So much we don’t understand — spooky action at a distance

For as long as I have known about the theory of quantum mechanics I have been fascinated and awed by what is referred to as "spooky action at a distance."  This is the phenomenon where two subatomic particles are "entangled" and a change in one particle affects the other particle instantaneously even though the particles may be light years apart. It seems foreign and impossible. Even Einstein thought this theory had…

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Mowing the lawn, duty, living your dream, and happiness

I liked the recent New York Times column by Roger Cohen, Mow the lawn, for questioning the all too common advice to "live your dream" or "pursue your passion" as the path to happiness.  He argues that sometimes it is more important to focus on what we need to do even if it is mundane. Dreams are important and can motivate people.  The evidence is strong that doing what you are good…

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Philosophy

Robin's Philosophy Home Page Why Philosophy? Philosophy often seems esoteric, complex, and irrelevant to daily life. As a young adult, reading and thinking about the fundamental questions of life was important as I tried to figure out my place in the world and meaning for my life. My interest waned as the demands of work and family dominated my time. Philosophy also seemed less relevant. I concluded there was no…

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Philosophy, Politics, & Democracy — Teaching Plato in Palestine

I believe philosophy is important in living a meaningful life and creating a society that makes that possible.  I found this review of Carlos Fraenkel's book interesting and have put the it on my ever growing reading list. Teaching Plato in Palestine - WSJ Book Review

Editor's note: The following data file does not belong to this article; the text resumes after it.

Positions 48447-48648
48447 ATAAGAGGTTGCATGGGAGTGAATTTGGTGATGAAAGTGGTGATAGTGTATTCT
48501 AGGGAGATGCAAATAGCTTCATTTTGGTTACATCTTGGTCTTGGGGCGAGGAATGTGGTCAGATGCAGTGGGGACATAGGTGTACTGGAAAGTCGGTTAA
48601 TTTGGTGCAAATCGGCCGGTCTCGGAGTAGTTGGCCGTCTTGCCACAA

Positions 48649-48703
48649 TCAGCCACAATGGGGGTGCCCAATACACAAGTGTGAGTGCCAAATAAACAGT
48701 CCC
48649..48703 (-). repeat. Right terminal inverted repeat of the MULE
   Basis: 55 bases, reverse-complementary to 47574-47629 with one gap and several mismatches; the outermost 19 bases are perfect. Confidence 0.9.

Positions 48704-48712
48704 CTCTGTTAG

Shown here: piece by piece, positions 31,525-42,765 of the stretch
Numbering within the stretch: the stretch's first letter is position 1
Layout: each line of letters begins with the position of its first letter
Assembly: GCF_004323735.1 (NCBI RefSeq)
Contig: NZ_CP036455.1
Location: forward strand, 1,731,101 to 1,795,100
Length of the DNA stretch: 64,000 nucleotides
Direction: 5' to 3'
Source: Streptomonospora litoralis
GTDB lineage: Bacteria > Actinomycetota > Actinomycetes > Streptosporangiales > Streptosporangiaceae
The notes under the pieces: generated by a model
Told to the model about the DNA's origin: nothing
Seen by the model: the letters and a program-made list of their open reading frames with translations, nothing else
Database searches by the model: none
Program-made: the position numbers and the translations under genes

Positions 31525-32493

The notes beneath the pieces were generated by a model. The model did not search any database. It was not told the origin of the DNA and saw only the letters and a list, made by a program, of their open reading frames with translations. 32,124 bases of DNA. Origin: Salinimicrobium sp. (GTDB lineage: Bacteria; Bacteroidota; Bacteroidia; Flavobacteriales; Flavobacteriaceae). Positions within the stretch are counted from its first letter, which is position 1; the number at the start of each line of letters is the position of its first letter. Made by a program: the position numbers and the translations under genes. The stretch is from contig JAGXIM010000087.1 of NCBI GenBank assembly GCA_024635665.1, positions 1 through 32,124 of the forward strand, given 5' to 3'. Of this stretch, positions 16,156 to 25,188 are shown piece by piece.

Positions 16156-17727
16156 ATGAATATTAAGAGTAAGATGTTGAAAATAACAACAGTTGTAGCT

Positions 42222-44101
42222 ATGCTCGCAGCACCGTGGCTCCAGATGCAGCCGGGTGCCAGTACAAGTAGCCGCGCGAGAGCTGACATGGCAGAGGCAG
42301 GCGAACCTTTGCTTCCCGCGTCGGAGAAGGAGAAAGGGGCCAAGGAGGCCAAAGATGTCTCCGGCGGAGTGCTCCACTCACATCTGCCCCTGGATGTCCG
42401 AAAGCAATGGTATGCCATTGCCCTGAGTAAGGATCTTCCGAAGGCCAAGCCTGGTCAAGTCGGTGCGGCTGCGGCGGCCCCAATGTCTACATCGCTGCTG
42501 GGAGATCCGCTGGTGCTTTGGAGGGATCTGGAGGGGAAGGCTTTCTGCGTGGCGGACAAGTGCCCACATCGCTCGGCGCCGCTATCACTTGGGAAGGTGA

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FX’s “The Americans” and moral conflict

I am a big fan of "The Americans" TV show on FX.  Its an exciting cold war spy thriller with complex personal relationships and deep moral conflicts.  So I was interested in a recent article in the Wall Street Journal (The Mystery of Loyalty, in life and on The Americans) that discusses one of the fundamental conflicts in the show.  That is the conflict between the loyalty one feels to a group…

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Cormac McCarthy, Blood Meridian, and Moral Law

Cormac McCarthy, Blood Meridian, and Moral Law Cormac McCarthy I am a fan of Cormac McCarthy and his book "Blood Meridian."  Re-reading the book recently I noted this passage: "Moral law is an invention of mankind for the disenfranchisement of the powerful in favor of the weak. Historical law subverts it at every turn. " There is insight in this statement. I had not thought of our moral codes in those…

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The value of a traditional liberal arts education

A recent opinion piece in the Wall Street Journal, Conservatives, Please Stop Trashing the Liberal Arts, caught my attention. I have long felt I missed learning something important in college. Those gaps left me ill prepared in important ways for work and life. I worked in my field after getting a Masters' Degree from a top university. I have a successful career and a happy life. So I'm not complaining. But college could have been…

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Should we trust our feelings in making moral judgments?

Most of us make most moral judgments quickly based on feelings. We “know” right from wrong, virtue from vice. Few take the time to reason out moral decisions. We just do what we feel is right. Feeling driven moral decisions are easier and faster than following a deliberative, rational, and fact driven process. This approach to making moral or ethical decisions has long been observed. Several moral philosophers, most notably…

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